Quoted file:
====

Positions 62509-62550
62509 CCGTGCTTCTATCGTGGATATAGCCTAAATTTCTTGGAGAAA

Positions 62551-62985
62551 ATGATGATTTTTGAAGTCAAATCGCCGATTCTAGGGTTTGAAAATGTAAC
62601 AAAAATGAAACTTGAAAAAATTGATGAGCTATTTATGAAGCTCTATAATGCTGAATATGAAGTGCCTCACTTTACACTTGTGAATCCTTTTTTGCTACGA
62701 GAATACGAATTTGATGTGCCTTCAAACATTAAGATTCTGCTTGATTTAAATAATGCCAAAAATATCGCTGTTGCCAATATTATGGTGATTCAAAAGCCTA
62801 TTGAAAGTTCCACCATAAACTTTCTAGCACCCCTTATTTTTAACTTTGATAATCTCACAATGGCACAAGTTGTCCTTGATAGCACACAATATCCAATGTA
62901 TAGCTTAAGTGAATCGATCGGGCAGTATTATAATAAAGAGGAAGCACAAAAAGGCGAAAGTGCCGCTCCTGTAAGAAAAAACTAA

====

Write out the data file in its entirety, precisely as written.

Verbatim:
Positions 62509-62550
62509 CCGTGCTTCTATCGTGGATATAGCCTAAATTTCTTGGAGAAA

Positions 62551-62985
62551 ATGATGATTTTTGAAGTCAAATCGCCGATTCTAGGGTTTGAAAATGTAAC
62601 AAAAATGAAACTTGAAAAAATTGATGAGCTATTTATGAAGCTCTATAATGCTGAATATGAAGTGCCTCACTTTACACTTGTGAATCCTTTTTTGCTACGA
62701 GAATACGAATTTGATGTGCCTTCAAACATTAAGATTCTGCTTGATTTAAATAATGCCAAAAATATCGCTGTTGCCAATATTATGGTGATTCAAAAGCCTA
62801 TTGAAAGTTCCACCATAAACTTTCTAGCACCCCTTATTTTTAACTTTGATAATCTCACAATGGCACAAGTTGTCCTTGATAGCACACAATATCCAATGTA
62901 TAGCTTAAGTGAATCGATCGGGCAGTATTATAATAAAGAGGAAGCACAAAAAGGCGAAAGTGCCGCTCCTGTAAGAAAAAACTAA